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Zawadi (R) is following her mother Mparasaroi (L), the leader of the Mama Simba program, into conservation work. (Facebook/Ewaso Lions)

Mama Simba

Meet the remarkable women who live among lions

By WITW Staff on August 3, 2016

A Kenyan lion organization, Ewaso Lions, based in Samburu National Reserve, is empowering women to become actively engaged in local conservation work. The Mama Simba (“Mother of Lions”) project began after local women approached Ewaso Lions seeking education. “The women had seen how warriors in their community were being engaged in conservation through another of Ewaso Lions’s projects,” Heather Gurd, conservation manager at Ewaso Lions, told the BBC. “They were adamant that they could do just as good a job as the warriors if only they were given the chance.”

Samburu women spend a lot of time in wildlife areas, going about the tasks of firewood and water collection, and caring for livestock — and encountering lions — but were previously excluded from conservation work. Ewaso Lions has been working to assist local communities to find ways to coexist with the local wildlife — crucially supporting the imperiled lion population, that sometimes are hunted in retaliation for killing livestock.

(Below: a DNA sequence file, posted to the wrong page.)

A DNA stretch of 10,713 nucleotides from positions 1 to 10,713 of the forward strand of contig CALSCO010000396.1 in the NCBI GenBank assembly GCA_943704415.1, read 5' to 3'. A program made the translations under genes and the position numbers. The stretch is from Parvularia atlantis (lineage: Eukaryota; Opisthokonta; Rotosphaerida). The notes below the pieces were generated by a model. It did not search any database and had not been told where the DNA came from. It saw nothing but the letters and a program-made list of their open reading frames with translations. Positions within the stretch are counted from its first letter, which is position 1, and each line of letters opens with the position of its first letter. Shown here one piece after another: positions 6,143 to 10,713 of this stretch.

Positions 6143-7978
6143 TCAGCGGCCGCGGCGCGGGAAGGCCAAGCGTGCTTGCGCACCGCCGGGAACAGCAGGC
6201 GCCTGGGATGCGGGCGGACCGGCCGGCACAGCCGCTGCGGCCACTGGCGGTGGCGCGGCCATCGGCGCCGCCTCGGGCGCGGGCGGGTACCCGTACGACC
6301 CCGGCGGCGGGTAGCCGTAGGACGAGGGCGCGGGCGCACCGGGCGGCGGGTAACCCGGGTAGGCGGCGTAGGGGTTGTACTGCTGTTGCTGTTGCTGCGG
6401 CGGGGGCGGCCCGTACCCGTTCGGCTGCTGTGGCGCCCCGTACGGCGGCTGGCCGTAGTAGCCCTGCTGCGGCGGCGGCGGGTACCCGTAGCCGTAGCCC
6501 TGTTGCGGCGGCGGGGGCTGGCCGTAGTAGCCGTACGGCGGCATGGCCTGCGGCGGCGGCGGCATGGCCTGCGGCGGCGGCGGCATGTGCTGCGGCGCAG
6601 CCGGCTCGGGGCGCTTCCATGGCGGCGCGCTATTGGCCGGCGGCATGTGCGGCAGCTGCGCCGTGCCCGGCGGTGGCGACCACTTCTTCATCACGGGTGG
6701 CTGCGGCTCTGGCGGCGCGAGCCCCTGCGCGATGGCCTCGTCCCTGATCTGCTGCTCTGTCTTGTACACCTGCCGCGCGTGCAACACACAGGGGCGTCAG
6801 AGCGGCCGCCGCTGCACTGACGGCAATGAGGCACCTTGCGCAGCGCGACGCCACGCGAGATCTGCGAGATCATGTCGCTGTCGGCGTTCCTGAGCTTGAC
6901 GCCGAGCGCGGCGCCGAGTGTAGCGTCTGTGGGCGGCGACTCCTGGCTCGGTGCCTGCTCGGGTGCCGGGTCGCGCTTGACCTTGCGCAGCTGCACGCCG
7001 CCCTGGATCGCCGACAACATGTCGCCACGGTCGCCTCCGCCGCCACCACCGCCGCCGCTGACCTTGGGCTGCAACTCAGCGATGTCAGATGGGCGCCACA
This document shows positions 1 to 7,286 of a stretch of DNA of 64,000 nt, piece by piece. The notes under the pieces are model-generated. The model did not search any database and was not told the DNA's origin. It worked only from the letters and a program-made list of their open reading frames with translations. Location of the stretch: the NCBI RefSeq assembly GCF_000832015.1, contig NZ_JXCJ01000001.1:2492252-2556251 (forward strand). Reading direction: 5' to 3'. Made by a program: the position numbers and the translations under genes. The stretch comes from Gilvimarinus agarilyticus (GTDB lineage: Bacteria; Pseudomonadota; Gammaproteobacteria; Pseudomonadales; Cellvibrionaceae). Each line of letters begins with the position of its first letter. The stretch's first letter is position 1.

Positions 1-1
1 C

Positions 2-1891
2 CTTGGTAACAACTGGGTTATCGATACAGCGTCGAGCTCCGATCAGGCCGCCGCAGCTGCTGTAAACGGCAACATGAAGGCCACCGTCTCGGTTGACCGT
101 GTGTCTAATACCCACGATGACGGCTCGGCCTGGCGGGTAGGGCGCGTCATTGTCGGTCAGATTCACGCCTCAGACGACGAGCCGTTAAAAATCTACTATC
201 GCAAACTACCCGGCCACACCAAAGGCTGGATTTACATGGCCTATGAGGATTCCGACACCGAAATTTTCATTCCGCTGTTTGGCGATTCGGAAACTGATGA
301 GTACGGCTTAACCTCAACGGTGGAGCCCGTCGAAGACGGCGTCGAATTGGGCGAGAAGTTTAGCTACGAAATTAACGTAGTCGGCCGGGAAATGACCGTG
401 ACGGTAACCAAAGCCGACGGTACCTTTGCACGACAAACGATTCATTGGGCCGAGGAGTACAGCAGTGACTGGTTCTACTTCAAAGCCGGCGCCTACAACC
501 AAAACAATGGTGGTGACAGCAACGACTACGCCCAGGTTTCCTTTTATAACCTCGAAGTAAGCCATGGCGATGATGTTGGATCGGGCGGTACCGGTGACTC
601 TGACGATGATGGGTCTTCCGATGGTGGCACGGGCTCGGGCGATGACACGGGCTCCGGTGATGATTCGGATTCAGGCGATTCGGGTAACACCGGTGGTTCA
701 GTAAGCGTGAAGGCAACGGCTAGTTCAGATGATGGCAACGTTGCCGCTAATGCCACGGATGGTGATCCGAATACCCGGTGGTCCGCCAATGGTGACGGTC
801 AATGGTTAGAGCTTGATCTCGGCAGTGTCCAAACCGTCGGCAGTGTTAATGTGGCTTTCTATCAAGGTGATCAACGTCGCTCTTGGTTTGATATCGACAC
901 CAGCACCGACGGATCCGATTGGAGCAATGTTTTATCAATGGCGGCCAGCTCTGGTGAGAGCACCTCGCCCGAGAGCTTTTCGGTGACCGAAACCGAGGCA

Since its 2013 launch, more than 300 Samburu women have participated in the Mama Simba program, which also teaches basic literacy and numeracy, as well as beading as an additional means of generating income. As well as improving the lives of the women, it is improving the prospects for the lions. “I have changed as a result of the Mama Simba program,” said participant Lelengeju. “I now cannot accept people to kill lions.”

“Since joining the program, I have learned to love lions, unlike before,” said Letabare.

Read the full story at the BBC.


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